14Theories About How Children Learn- Sternberg’s Theory Sternberg’s research suggests an answer to why some students who did well in school do not excel in the working world or vise versaThe theory proposes that people have varying degrees of analytical, creative, and practical intelligenceWhen parents or caregivers encourage all three kinds of intelligences, then all children can show their talents
15Analytical Intelligence Creative Intelligence Sternberg’s TheoryAnalytical IntelligenceCreative IntelligenceAbilities to recall, recognize, analyze, compare and contrast, evaluate, and explain problem-solving strategiesHigh analytical children are often considered to be smart because they are good at those types of activities and testsSchools that are too focused on improving student knowledge can hinder creativityIs required when children imagine, pretend, invent, and designMay not follow directions well and score lower on testsAllow children plenty of free play timeEncourage children to be creative
16Practical Intelligence Sternberg’s TheoryPractical Intelligence“Street Smarts”Quickly assess a problem and the available resourcesThey can figure out the fastest and most practical way to solve a problemMight not be top performers at school but they have the potential to become tomorrows leaders, businesspeople, and politiciansEncourage those to volunteer in the community, lead a group project, etc.
18Learning Methods A learning method is a way to learn In order to meet different needs of children, teachers use a variety of learning methodsThe 3 most common learning methods areDirectPeerIndependent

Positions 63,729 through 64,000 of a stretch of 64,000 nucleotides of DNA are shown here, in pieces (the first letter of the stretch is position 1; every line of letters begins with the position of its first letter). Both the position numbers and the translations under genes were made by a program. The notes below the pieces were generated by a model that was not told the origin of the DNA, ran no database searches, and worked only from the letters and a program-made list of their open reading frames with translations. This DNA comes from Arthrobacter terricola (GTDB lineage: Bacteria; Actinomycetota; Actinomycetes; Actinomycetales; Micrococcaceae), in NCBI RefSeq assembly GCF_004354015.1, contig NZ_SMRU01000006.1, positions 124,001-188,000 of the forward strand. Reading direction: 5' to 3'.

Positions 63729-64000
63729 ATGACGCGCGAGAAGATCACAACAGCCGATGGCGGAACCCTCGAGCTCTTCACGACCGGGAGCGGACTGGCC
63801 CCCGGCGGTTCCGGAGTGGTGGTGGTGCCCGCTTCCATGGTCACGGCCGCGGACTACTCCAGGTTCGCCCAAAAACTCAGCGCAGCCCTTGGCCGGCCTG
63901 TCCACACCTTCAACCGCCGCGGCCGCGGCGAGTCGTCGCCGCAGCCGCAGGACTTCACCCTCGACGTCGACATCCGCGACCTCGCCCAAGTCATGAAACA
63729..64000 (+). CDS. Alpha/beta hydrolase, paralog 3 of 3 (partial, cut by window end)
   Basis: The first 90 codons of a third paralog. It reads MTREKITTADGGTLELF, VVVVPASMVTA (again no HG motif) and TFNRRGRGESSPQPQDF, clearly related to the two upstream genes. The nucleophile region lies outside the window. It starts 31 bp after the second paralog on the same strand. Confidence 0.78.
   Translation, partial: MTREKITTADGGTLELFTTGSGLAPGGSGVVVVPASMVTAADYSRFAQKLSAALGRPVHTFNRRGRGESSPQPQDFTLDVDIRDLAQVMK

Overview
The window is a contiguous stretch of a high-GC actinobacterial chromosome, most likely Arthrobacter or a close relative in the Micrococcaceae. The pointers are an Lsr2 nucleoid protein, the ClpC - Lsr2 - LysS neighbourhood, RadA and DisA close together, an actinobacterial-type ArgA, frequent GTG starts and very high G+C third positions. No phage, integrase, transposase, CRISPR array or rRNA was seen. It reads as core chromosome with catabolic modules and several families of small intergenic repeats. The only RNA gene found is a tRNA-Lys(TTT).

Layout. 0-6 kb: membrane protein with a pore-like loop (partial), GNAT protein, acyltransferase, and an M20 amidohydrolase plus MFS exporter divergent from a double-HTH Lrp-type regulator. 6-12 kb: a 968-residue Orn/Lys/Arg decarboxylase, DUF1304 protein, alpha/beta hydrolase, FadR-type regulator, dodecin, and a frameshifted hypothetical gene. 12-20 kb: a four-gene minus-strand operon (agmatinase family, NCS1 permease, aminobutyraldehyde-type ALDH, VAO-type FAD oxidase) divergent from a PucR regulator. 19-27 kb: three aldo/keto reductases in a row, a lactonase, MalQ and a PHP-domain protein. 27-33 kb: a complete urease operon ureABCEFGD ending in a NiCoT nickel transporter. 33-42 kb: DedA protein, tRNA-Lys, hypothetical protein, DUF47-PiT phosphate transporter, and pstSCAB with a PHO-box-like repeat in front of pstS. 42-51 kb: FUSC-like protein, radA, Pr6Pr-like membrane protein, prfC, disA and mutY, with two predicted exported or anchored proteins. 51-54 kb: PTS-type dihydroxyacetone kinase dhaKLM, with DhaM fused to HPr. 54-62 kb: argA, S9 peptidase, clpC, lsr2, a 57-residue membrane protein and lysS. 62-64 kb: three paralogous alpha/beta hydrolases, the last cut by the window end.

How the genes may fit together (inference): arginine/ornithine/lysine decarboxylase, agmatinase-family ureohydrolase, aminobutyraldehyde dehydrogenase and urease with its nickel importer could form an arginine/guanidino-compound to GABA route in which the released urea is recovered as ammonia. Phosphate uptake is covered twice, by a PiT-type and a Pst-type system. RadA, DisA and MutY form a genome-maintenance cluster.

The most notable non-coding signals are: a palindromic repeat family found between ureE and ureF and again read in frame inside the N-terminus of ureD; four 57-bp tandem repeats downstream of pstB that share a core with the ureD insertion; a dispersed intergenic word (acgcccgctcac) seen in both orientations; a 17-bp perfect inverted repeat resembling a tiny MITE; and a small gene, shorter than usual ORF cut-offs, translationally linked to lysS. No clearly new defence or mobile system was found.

19Direct LearningLanguage-based, or direct learning, is a common learning method for older childrenChildren capable of direct learning can get facts and ideas from listening and readingMust learn to take notes and read their textbooks on their ownProgress in mastering these skills are gradualCan be measured through tests, quizzes, and essays
20Peer LearningPeer learning is a learning method in which students interact with one anotherWork together in pairs, small groups, or as a classOne advantage to peer learning is that it provides an environment in which students may feel less awkward about asking questions or expressing confusionWorking on group projects helps students learn to work together cooperatively, to communicate, and to build time- and resource-management skills
21Independent LearningIndependent learning allows students to work on their ownLets them use information they gather in a variety of waysPrepares them for long-term assignments common in high school, college, or the working world